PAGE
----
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Issue Position: Public Mass Transit System Issues

Issue Position

By:
Date:
Location: Indianapolis

As the state of Indiana begins to wade into the issue of creating a public mass transit system, here are a few things to think about.

Some will wonder if we really need a mass transit system. I believe that question can be answered with a few facts.

Consider these key points:

According to the American Public Transportation Association, every $10 million in capital investment in public transportation yields $30 million in increased business sales. Communities can expect a $4 return for every $1 invested in mass transit.

The Transportation Equity Network tells us that 20 metro areas would generate more than 1.1 million new jobs over a five-year period if those areas shifted half of their highway funds toward building and operating a mass transit system. This could be accomplished without adding a single dollar in new spending.

At a time when we still are struggling with high unemployment, doesn't it make sense to consider construction and operation of a transit system to get people back to work?

The time to act on mass transit is now. So, what's the hold up?

Well, this is an expensive endeavor, costing close to $1.3 billion over 10 years just to build the system. With such a large investment, we must be sure we are doing things the right way. That means giving voters the chance to have their voices heard through a referendum. Making sure that voters understand the ramifications of such a large project is vital.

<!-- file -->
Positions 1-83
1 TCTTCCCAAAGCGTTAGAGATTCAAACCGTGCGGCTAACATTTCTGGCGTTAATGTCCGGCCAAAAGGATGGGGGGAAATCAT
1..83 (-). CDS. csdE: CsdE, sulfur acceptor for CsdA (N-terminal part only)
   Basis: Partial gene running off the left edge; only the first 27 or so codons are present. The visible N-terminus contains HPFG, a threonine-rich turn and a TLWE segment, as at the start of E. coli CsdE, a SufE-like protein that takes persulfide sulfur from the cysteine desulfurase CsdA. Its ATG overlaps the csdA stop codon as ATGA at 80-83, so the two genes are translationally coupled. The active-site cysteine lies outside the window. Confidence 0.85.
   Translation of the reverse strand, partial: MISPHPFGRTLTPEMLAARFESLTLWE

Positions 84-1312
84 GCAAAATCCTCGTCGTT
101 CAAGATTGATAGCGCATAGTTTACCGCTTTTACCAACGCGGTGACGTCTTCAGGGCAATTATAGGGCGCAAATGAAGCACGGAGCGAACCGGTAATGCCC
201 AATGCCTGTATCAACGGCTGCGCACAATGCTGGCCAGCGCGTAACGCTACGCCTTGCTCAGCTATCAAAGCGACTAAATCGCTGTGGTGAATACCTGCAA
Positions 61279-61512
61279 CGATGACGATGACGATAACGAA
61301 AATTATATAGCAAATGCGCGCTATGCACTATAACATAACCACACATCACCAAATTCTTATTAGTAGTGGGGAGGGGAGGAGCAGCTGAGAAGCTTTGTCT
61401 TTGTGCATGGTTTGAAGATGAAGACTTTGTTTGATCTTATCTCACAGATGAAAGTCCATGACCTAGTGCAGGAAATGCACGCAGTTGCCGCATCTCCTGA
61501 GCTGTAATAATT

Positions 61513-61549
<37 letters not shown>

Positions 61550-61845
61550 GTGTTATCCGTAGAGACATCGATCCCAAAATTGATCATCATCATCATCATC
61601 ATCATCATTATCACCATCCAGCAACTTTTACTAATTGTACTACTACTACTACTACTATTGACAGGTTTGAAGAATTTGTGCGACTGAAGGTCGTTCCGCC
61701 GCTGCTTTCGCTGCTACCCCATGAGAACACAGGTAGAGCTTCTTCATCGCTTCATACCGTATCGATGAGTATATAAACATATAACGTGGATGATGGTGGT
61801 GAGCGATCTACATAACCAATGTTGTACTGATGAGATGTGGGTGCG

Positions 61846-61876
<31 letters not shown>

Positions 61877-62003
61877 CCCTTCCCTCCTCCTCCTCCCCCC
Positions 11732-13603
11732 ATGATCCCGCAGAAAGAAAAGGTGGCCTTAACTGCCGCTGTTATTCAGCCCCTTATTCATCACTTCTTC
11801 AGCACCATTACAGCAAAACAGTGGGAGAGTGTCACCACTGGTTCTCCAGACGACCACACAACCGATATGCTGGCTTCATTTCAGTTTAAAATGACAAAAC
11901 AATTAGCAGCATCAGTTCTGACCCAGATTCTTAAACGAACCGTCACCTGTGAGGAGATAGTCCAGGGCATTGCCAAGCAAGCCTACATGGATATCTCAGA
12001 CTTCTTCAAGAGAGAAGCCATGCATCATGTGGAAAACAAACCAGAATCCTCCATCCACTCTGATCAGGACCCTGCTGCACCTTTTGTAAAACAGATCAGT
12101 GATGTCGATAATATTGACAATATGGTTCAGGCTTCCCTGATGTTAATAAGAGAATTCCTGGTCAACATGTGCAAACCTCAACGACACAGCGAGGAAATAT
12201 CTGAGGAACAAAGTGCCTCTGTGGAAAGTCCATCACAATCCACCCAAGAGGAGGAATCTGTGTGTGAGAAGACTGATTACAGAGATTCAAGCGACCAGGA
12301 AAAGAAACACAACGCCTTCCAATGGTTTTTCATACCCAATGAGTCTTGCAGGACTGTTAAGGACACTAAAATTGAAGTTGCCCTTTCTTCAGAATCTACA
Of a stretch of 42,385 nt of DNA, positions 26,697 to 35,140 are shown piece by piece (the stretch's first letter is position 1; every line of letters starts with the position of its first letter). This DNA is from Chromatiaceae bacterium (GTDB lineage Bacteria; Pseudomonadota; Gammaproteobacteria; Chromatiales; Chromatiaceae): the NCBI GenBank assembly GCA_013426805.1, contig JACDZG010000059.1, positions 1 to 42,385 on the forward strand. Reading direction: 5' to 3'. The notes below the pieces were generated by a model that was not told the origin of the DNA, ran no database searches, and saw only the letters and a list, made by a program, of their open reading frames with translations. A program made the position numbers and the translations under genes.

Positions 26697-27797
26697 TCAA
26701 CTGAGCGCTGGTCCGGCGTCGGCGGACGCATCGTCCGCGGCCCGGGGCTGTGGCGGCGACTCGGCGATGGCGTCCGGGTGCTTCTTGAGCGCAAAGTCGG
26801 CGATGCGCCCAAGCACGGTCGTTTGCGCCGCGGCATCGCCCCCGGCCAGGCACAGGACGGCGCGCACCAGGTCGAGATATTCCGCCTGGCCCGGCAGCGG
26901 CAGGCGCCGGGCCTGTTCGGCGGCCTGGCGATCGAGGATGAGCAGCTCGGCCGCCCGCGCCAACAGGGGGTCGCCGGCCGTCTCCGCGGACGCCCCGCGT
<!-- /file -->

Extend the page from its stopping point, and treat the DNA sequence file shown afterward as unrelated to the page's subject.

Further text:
Next, we must make sure that the project is controlled locally. I believe the City-County Council, for example, should have equal input during the decision-making process.

Planning of the new system will be essential, particularly in determining the locations of the "hubs" where passengers can be picked up and dropped off. It is imperative that these stations be placed strategically where people can have the easiest access to the system.

Indianapolis is a growing city and will continue to grow.

Ensuring that people can get to jobs will boost our economy. Ensuring that we design the system strategically will boost our overall economic development.

These are issues that should be debated in this session of the Indiana General Assembly. As the ranking Democrat on the House Roads and Transportation Committee, I intend to do what I can to see these discussions take place in 2013.

We cannot afford to wait.


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